Gray wolf exposure to emerging vector-borne diseases in Wisconsin with comparison to domestic dogs and humans

PLoS ONE
By: , and 

Links

Abstract

World-wide concern over emerging vector-borne diseases has increased in recent years for both animal and human health. In the United Sates, concern about vector-borne diseases in canines has focused on Lyme disease, anaplasmosis, ehrlichiosis, and heartworm which infect domestic and wild canids. Of these diseases, Lyme and anaplasmosis are also frequently diagnosed in humans. Gray wolves (Canis lupus) recolonized Wisconsin in the 1970s, and we evaluated their temporal and geographic patterns of exposure to these four vector-borne diseases in Wisconsin as the population expanded between 1985 and 2011. A high proportion of the Wisconsin wolves were exposed to the agents that cause Lyme (65.6%) and anaplasma (47.7%), and a smaller proportion to ehrlichiosis (5.7%) and infected with heartworm (9.2%). Wolf exposure to tick borne diseases was consistently higher in older animals. Wolf exposure was markedly higher than domestic dog (Canis familiaris) exposure for all 4 disease agents during 2001–2013. We found a cluster of wolf exposure to Borrelia burgdorferi in northwestern Wisconsin, which overlaps human and domestic dog clusters for the same pathogen. In addition, wolf exposure to Lyme disease in Wisconsin has increased, corresponding with the increasing human incidence of Lyme disease in a similar time period. Despite generally high prevalence of exposure none of these diseases appear to have slowed the growth of the Wisconsin wolf population.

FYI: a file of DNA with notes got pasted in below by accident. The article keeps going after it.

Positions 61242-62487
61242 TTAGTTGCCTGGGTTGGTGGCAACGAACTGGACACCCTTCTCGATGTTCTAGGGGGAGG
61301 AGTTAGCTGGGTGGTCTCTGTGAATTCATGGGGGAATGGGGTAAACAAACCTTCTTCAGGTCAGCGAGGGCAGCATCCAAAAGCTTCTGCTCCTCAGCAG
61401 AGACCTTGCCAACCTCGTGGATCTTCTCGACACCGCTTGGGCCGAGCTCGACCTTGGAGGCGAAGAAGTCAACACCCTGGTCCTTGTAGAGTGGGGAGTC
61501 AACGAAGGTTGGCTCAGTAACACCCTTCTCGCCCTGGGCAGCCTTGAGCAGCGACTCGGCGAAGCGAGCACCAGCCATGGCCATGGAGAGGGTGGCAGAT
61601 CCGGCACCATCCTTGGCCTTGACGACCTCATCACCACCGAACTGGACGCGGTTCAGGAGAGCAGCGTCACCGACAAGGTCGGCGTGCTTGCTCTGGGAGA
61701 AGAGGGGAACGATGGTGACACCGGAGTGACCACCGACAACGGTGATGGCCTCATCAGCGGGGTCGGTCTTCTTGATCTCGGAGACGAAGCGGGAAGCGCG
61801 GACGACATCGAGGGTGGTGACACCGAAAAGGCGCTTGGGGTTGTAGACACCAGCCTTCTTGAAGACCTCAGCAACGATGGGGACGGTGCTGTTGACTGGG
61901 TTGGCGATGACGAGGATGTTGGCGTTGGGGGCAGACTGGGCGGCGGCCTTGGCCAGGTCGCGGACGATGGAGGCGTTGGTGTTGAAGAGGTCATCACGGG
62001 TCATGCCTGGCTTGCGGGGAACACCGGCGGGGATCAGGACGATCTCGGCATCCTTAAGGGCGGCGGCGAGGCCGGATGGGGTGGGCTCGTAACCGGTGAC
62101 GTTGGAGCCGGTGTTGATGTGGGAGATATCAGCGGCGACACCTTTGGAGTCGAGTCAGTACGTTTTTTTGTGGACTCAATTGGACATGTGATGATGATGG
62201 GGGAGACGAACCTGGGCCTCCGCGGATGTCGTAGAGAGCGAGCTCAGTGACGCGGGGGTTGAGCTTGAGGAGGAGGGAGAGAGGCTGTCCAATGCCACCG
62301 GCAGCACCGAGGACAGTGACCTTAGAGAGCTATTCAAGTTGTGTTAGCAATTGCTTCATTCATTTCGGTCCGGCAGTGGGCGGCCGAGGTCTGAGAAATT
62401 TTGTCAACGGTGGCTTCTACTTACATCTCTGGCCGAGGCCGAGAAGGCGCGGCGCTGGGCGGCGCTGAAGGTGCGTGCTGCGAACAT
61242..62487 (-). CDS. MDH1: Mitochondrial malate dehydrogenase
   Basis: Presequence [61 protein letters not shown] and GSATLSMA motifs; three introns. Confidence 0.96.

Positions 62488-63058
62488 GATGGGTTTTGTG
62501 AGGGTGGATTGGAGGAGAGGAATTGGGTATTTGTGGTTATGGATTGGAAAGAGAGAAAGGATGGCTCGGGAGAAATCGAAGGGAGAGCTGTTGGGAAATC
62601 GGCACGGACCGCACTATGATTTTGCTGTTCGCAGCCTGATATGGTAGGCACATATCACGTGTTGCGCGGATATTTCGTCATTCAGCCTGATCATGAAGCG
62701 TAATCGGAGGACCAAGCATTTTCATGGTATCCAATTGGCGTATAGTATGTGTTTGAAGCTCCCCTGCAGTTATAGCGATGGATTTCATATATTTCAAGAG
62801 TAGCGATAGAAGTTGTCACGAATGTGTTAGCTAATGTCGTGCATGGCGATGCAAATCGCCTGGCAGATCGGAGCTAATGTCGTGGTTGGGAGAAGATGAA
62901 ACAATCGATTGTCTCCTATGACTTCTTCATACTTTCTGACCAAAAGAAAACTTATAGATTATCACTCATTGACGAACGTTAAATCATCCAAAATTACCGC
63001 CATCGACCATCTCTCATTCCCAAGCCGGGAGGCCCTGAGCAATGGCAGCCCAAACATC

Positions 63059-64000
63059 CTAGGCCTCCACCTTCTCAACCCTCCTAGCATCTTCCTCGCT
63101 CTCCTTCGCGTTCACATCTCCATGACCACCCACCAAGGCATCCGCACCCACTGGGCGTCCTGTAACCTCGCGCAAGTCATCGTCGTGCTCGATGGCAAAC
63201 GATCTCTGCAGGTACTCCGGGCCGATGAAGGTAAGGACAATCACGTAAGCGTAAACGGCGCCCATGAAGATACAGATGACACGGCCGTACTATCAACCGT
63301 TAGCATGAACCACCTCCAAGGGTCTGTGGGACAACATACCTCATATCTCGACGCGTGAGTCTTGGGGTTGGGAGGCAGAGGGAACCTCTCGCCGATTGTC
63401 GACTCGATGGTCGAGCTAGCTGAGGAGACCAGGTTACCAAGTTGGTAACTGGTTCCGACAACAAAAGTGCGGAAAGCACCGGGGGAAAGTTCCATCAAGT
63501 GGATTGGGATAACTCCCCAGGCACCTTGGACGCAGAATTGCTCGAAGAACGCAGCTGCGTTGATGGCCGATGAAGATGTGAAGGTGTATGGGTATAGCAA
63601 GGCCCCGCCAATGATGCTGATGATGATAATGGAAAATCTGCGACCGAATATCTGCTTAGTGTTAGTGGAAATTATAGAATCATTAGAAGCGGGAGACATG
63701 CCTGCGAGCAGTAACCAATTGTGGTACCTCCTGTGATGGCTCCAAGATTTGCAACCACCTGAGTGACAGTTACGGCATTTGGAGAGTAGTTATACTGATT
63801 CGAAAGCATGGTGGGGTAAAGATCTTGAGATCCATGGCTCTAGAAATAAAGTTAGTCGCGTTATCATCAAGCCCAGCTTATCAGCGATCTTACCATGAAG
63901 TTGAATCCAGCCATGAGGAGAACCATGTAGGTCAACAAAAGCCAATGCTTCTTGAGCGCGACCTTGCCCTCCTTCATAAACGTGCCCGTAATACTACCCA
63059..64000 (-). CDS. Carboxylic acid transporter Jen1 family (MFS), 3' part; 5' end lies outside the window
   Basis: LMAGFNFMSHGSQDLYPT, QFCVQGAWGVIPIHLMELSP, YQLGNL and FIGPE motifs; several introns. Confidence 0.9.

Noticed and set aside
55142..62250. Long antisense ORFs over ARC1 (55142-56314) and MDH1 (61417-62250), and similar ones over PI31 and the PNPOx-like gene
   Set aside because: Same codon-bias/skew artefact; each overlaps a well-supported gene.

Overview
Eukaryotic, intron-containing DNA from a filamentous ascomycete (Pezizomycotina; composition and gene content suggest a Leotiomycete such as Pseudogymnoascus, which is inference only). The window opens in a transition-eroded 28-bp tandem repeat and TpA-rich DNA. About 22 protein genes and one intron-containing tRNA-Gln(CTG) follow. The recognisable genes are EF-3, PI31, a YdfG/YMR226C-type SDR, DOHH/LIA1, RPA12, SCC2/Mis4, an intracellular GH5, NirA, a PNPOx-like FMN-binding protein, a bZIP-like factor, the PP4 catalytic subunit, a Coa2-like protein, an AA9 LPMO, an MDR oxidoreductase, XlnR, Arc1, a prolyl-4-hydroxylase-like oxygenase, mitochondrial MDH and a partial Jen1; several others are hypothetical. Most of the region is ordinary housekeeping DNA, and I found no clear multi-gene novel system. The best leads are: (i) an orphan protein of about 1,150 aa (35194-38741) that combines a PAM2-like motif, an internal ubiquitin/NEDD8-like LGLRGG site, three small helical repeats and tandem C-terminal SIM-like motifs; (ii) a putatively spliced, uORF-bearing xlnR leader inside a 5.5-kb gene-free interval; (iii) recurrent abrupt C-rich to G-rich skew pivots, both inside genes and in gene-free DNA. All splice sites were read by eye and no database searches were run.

Study Area

Additional publication details

Publication type Article
Publication Subtype Journal Article
Title Gray wolf exposure to emerging vector-borne diseases in Wisconsin with comparison to domestic dogs and humans
Series title PLoS ONE
DOI 10.1371/journal.pone.0165836
Volume 11
Issue 11
Year Published 2016
Language English
Publisher PLOS ONE
Contributing office(s) Coop Res Unit Leetown
Description e0165836; 17 p.
First page 1
Last page 17
Country United States